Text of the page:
BIDMC investigators receive award to study pathways responsible for obesity, type 2 diabetes


BOSTON -- A team of four researchers from Beth Israel Deaconess Medical Center (BIDMC) have been awarded the Richard and Susan Smith Family Foundation Pinnacle Program Project Award for their investigations of the brain pathways that regulate body weight and glucose metabolism, and the role they play in the development of obesity and type 2 diabetes. The two-year grant totals $1.5 million.

Led by principal investigator Anthony Hollenberg, MD, the team also includes Christian Bjorbaek, PhD, Joel Elmquist, DVM, PhD, and Young-Bum Kim, PhD, all members of BIDMC's Department of Endocrinology, Diabetes and Metabolism and faculty members of Harvard Medical School.

Jointly funded by the Smith Family Foundation and the American Diabetes Association, this premier award supports scientists who are conducting research basic science, clinical or translational on type 2 diabetes. The BIDMC research team is the second group of investigators to receive the Pinnacle Program Project Award since its establishment.

"We're extremely honored to have been selected to receive this award and are grateful to both the Smith Family Foundation and the ADA," said Hollenberg. "We have a superb team of investigators working to elucidate the hormones and brain pathways regulating body weight and glucose metabolism; this funding will enable us to move one step closer to the goal of advancing diabetes treatment and prevention."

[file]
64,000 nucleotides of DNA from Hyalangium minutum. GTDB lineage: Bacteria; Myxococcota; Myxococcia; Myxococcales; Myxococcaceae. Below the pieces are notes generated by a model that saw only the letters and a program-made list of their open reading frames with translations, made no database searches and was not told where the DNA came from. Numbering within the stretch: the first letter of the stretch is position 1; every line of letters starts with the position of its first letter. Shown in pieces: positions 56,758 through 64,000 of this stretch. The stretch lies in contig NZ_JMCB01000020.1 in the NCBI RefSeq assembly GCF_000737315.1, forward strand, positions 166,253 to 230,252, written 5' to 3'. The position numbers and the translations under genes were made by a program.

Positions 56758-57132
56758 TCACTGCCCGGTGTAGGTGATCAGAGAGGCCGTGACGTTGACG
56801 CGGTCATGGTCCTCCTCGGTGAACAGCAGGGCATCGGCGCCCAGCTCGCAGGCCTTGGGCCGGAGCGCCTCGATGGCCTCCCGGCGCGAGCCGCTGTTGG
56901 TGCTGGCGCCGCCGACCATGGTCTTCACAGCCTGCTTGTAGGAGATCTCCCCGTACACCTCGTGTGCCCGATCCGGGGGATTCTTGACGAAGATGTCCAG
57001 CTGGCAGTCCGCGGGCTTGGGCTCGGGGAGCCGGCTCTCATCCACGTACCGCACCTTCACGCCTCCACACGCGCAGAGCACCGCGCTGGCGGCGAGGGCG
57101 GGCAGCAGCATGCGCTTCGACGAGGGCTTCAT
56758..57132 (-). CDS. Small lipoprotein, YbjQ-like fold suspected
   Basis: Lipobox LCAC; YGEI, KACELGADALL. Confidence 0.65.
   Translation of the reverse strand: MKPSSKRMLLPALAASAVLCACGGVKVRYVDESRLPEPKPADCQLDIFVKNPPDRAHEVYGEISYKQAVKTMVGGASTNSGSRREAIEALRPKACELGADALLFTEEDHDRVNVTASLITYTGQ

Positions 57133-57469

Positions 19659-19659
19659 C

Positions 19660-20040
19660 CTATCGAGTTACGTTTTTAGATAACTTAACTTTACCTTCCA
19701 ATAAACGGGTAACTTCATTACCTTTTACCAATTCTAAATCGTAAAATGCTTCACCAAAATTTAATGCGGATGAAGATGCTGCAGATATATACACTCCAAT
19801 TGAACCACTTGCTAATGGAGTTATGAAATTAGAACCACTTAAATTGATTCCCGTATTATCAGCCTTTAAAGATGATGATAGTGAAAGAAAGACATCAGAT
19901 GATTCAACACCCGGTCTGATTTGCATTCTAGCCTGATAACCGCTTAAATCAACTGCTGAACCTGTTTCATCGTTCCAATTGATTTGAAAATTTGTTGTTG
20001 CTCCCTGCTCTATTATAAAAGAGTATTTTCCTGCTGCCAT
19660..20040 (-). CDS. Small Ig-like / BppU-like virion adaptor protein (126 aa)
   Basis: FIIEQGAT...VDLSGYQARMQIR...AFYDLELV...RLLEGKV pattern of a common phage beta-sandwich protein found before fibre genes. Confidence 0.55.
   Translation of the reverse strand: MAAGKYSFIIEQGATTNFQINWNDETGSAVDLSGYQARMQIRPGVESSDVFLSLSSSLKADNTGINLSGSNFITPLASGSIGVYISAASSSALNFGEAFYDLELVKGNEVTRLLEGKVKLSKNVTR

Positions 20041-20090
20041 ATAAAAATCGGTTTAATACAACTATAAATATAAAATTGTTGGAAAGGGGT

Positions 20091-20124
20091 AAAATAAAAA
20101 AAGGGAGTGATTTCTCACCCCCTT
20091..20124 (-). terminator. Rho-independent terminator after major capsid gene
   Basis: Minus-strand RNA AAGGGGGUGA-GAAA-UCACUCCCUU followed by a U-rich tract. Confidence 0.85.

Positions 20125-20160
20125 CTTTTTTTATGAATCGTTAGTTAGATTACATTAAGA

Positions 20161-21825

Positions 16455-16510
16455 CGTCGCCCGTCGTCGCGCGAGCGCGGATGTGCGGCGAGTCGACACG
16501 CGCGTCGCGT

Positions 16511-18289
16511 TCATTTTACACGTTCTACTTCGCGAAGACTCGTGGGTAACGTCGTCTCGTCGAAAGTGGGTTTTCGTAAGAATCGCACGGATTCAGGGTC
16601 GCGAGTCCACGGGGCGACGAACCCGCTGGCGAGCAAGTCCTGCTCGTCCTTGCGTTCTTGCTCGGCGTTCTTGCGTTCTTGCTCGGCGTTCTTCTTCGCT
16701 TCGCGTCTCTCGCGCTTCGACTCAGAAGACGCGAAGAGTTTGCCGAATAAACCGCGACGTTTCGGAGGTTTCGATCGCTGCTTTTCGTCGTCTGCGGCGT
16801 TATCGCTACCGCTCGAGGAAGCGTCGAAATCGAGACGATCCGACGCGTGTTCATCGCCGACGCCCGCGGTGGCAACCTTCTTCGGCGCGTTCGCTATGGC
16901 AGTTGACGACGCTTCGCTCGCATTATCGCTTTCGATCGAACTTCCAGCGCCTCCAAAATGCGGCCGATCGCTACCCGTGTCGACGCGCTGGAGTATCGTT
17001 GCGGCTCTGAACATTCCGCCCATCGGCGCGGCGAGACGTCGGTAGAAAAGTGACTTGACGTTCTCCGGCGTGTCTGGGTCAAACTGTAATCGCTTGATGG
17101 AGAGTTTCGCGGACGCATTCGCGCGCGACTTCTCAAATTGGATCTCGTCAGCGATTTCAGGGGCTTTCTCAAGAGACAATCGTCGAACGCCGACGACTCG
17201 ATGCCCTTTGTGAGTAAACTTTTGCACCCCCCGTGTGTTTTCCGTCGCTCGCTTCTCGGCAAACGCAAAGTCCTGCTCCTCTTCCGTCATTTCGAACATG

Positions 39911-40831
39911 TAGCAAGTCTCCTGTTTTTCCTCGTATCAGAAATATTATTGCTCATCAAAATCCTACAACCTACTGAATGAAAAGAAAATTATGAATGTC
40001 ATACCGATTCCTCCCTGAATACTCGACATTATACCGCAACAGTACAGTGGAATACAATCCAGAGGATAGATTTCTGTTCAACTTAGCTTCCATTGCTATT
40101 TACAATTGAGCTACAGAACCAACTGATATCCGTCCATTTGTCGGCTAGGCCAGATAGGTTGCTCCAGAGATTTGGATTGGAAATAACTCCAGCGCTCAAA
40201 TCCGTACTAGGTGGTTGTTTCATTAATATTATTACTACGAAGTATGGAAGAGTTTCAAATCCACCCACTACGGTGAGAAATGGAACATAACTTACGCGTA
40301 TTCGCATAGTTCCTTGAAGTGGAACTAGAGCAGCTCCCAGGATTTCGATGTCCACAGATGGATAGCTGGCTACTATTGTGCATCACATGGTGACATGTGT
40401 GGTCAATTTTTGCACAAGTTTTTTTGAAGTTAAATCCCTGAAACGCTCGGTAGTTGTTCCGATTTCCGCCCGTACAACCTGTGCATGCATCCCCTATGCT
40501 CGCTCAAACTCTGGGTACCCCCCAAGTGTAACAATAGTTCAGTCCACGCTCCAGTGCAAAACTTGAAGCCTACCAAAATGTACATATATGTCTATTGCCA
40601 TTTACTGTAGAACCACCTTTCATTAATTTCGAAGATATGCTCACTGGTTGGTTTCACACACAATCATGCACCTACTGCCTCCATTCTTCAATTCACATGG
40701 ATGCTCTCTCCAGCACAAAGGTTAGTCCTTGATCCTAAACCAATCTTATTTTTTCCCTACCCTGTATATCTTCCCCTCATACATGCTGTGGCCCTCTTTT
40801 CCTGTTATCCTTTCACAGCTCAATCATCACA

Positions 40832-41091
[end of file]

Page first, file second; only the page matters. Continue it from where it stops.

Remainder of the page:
Diabetes afflicts more than 18 million individuals in the United States, with more than 1 million new cases diagnosed each year. The chronic disease is a major risk factor for heart disease and stroke, and is also one of the leading causes of blindness, kidney failure and limb amputations.

"The Smith Foundation Pinnacle Award is unique in that it encourages several scientists, working in diverse disciplines, to collaborate and move forward toward a common goal," explains Richard Smith, co-chairman of the Richard and Susan Smith Family Foundation. "This is the second such grant funded by the Foundation through the American Diabetes Association, and we look forward to continuing our support of cutting-edge science that will contribute toward prevention, treatment and even a cure [for this devastating disease]."

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Last reviewed: By John M. Grohol, Psy.D. on 21 Feb 2009
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